Mozilla has a cunning new way of making you care about privacy
Privacy is one of those curious things that everyone says is extremely important, and yet nobody seems hugely fussed about the second it becomes inconvenient. Case in point: over two billion people have a “free” Facebook account, despite knowing full well that they’re actually paying for it – just with data rather than cash. Mozilla is aware of this too: just 1% of people click the Firefox Privacy Notice underneath the Firefox download button on all of their websites. It looks something like this:
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“We know that many Firefox users care deeply about privacy, and we wanted to find a way to increase engagement with our privacy practices,” writes the Mozilla team in a blog post.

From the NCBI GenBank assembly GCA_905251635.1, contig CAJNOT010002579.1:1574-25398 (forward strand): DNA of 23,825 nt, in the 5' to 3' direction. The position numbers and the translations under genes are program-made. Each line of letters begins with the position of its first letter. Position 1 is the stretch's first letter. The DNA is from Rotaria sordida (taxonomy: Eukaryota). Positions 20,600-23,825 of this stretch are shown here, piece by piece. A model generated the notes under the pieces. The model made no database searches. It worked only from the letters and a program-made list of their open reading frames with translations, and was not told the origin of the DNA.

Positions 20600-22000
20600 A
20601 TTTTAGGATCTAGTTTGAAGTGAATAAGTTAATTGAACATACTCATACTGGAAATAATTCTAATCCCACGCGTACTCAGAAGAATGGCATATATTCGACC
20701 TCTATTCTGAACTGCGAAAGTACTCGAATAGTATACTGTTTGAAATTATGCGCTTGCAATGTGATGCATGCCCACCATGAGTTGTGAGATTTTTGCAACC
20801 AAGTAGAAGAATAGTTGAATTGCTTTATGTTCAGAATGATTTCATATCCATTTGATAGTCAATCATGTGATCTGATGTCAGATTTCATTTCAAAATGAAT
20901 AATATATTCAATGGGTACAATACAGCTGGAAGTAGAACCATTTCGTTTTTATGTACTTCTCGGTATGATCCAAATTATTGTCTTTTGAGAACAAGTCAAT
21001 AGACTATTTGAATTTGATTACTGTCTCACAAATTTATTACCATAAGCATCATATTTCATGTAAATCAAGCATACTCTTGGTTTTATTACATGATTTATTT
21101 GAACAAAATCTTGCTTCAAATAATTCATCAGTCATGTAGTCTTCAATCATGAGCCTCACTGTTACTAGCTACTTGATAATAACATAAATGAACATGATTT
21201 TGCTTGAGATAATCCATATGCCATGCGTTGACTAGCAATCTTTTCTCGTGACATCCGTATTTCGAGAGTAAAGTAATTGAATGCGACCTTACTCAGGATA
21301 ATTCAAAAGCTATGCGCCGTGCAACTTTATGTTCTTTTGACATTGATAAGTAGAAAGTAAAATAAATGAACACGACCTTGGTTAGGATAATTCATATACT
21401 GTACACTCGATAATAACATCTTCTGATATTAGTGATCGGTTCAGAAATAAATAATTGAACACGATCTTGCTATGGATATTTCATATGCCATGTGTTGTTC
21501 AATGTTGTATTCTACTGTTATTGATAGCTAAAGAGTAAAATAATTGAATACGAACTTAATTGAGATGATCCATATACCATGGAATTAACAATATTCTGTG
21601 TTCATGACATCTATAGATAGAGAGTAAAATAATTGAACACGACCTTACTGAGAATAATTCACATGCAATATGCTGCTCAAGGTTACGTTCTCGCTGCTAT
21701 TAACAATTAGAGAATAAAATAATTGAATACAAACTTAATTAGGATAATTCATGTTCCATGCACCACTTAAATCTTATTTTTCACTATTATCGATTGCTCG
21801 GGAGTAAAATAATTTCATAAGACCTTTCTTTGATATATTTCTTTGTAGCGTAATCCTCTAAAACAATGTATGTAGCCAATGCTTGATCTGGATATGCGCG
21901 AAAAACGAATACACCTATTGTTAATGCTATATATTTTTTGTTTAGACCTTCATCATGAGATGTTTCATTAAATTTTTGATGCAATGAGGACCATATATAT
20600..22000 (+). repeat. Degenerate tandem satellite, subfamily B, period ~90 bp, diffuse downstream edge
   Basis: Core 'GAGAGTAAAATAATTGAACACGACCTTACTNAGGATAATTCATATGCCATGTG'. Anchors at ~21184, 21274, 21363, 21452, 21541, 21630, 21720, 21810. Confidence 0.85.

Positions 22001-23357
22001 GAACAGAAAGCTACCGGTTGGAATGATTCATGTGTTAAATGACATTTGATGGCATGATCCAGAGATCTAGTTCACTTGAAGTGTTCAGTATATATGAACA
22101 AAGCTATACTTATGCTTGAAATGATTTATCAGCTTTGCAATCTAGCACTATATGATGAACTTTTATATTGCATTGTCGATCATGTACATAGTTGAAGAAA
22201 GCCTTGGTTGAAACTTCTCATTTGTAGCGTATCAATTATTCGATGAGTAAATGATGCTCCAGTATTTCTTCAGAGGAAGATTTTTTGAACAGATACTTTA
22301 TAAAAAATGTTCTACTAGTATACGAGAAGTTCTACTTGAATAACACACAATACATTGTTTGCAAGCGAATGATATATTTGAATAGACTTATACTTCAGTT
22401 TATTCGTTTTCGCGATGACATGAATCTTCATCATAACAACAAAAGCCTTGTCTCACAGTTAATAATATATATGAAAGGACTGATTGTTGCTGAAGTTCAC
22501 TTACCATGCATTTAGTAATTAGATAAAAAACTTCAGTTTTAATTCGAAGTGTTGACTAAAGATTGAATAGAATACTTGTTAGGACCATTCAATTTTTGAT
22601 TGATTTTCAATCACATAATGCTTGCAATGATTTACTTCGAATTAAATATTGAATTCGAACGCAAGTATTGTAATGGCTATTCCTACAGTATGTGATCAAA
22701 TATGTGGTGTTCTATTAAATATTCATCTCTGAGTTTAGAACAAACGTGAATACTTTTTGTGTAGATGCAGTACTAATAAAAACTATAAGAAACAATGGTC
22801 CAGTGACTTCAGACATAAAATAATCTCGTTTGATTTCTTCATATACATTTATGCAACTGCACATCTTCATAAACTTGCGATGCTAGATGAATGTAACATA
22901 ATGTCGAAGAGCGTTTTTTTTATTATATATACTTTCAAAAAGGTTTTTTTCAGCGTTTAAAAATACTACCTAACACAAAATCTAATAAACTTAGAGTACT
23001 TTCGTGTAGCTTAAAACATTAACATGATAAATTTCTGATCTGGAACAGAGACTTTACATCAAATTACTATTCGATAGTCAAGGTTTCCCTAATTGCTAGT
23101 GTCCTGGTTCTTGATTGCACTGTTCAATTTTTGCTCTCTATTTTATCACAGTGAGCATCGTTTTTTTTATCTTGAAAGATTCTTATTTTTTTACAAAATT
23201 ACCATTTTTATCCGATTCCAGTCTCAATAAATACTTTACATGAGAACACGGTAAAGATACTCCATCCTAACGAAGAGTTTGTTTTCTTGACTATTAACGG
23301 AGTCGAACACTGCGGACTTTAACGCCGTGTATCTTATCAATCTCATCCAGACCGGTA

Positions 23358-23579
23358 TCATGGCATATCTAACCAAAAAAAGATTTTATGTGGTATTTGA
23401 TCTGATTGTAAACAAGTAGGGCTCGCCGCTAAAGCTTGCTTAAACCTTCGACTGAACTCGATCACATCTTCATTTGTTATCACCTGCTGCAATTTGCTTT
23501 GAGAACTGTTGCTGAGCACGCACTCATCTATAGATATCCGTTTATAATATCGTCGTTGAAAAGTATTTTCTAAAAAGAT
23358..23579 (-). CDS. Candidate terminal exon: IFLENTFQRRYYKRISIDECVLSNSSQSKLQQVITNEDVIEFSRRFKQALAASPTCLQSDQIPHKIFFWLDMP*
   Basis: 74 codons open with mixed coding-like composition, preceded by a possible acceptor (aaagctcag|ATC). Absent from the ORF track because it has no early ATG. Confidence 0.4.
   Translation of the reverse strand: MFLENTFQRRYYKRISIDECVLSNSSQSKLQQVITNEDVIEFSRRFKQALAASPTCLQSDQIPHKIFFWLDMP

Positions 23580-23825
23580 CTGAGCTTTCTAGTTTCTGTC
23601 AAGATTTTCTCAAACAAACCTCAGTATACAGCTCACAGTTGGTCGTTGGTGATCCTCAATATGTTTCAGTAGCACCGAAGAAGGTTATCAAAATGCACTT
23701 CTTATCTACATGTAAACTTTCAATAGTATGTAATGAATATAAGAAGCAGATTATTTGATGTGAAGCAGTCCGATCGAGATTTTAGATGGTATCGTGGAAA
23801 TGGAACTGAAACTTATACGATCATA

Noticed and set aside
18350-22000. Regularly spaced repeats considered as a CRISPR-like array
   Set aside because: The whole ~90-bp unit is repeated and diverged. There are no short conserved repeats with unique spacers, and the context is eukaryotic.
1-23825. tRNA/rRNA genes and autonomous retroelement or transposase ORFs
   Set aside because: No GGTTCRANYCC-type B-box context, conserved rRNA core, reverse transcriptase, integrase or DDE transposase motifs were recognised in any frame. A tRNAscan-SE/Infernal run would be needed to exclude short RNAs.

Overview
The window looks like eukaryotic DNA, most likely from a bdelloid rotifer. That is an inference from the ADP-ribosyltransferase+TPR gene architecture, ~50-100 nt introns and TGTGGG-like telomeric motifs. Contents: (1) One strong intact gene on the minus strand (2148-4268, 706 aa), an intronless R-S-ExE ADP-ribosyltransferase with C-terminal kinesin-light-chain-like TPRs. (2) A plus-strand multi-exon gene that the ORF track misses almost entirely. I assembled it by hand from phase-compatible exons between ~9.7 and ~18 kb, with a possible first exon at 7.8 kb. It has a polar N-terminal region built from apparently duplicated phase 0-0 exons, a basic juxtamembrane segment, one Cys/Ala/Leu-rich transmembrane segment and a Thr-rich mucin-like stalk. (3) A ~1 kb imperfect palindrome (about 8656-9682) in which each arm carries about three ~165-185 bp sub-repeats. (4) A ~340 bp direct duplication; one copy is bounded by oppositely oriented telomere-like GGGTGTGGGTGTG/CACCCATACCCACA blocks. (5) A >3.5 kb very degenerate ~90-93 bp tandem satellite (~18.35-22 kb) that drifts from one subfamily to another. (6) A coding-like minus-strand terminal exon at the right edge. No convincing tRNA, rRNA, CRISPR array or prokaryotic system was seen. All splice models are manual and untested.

“We reformatted the Privacy Notice to make it more obvious what data Firefox uses and sends to Mozilla and others. Not everyone uses the same features or cares about the same things, so we layered the notice with high-level data topics and expanders to let you dig into details based on your interest. All of this is now on the second tab of Firefox after a new installation, so it’s much more accessible and user-friendly. The Privacy Info Bar became redundant with these changes, so we removed it.”
The last bit is extra important, as the company says that the Privacy Info Bar caused users to fiddle with settings that “impacted browser performance” without them “understanding the consequences.”
If they wanted to make people really get into reading the terms and conditions, of course, they could always turn them into a 96-page graphic novel instead.